If you have no idea what this is supposed to be, check out my last post. In short, I’m breaking down Sufjan Steven’s album Carrie & Lowell track-by-track to try to find new meaning in it. You can check out the lyrics to this song here. I am using Genius, which has explanations for a lot of stuff, but I’ll try to stay away from reiterating what the annotations say for that.
Before I begin, I want to give some context to the album as a whole (a lot of this information comes from this interview with Stevens). First, the title refers to the name of Stevens’ late mother and her ex-husband Lowell. Lowell serves as Stevens’ father figure despite after his divorce from Carrie and is currently involved with Stevens’s record label Asthmatic Kitty. As a child, Sufjan lived with his mother and stepfather for three summers in Oregon. Other than that, he barely saw his mother, who struggled with addiction and mental illness until her death. Stevens explained that her death struck him much more than he expected and more or less serves as the inspiration for this album.
The song begins with the sounds of guitars plucked in a rather light and happy tune. It continues throughout the song but gets quieter when the vocals come in. It serves as the only instrumentation we really hear other than a few piano notes interspersed within. This is intriguing for Sufjan, known for having entire orchestras in some of his projects. Because of how little instrumentation there is, it’s immediately clear that there is an emphasis on the vocals and lyrics in this song, setting the tone for the rest of the album. The apparent lightness of the sound contrasts with the heavy subject-manner, creating a balance.
The title of the song refers to the Death with Dignity Act, which was passed in Oregon in 1994 and allows for terminally ill patients to receive physician-aided death. We can only assume that this is the way that his mother left the world. With the title of the first track, Stevens has shown us the main subject of the work: the death of his mother.
The first stanza of the work talks about the “spirit of [his] silence” and how he is more or less afraid of it. Silence is associated with internal reflection and beginning to accept his feelings. This makes a lot of sense, because Stevens has never been so direct when talking about his life through his music. Up until now, he has always “mixed his own life history with fantastical images and stories of the ages” and never directly addressed his feelings. Thus, it makes perfect sense when he voices his apprehension, “I don’t know where to begin.” He begins without knowing where to begin, a sort of honesty that you generally don’t see and that makes the work more relatable.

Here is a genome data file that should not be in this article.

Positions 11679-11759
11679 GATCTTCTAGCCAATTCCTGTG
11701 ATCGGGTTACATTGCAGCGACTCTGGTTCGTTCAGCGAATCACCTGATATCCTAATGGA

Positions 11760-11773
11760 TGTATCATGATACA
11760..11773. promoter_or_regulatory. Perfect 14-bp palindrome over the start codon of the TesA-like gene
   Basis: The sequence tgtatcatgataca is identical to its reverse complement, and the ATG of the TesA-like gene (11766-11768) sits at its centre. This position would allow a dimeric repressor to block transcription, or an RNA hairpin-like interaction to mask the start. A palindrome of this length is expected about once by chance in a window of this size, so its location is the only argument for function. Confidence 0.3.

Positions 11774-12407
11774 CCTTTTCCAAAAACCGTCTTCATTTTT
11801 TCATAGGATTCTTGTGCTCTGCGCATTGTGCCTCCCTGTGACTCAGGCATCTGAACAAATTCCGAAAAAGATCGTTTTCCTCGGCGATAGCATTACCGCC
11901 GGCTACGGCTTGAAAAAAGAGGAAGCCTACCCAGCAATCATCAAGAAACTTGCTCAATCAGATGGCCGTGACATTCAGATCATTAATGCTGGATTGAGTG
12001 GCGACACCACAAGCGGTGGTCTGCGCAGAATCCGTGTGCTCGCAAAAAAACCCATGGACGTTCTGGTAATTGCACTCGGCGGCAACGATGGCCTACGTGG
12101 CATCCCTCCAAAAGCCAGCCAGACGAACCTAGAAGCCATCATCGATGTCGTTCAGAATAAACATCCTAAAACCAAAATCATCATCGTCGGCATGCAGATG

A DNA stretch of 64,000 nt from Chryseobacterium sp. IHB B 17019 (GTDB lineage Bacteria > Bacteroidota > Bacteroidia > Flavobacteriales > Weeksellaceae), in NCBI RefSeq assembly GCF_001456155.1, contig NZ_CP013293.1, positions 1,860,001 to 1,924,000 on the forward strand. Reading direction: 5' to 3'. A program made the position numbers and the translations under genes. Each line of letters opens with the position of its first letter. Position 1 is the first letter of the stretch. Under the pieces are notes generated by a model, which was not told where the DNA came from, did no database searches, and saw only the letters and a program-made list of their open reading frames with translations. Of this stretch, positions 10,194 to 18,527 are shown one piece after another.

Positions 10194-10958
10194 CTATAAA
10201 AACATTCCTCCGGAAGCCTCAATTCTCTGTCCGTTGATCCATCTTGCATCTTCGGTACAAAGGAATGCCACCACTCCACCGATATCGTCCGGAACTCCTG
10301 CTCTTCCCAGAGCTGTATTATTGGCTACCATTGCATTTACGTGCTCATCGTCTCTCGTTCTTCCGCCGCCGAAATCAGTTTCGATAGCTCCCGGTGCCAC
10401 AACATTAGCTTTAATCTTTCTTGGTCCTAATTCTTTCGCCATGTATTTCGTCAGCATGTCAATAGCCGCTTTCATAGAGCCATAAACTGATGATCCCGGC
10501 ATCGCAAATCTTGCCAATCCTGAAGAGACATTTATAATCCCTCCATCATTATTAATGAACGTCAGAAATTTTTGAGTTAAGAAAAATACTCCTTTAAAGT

In the rest of the song, there are a few lines that are repeated more than once, other than “I don’t know where to begin” (which appears four times in the song). In a similar vein, Stevens asks “What song do you sing for the dead?,” providing a similar level of honesty and confusion in the wake of the death of a close one. He doesn’t know what to sing and what to do, but at the same time, he realizes that he has “got nothing to prove” (also repeated), giving him the ability to move forward and face the spirit of his silence and attempt to find the beautiful forest “somewhere in the desert,” representing the emotional renewal and return to a pleasant life hidden away in the sadness and grief of death.
The final stanza holds a great amount of meaning in a very direct manner. First, in a line structure resembling the first stanza, he tells his mother that he “forgive[s] her” and “long[s] to be near” her. After living his life with little interaction with her, this is an outstanding development, albeit a depressing one. Only after her death has Sufjan acknowledged and voiced his love and desire to be with his mother. The repeated lines of “every road leads to an end” and “you’ll never see us again” remind us of the finality of death and how it haunts him, like an “apparition.”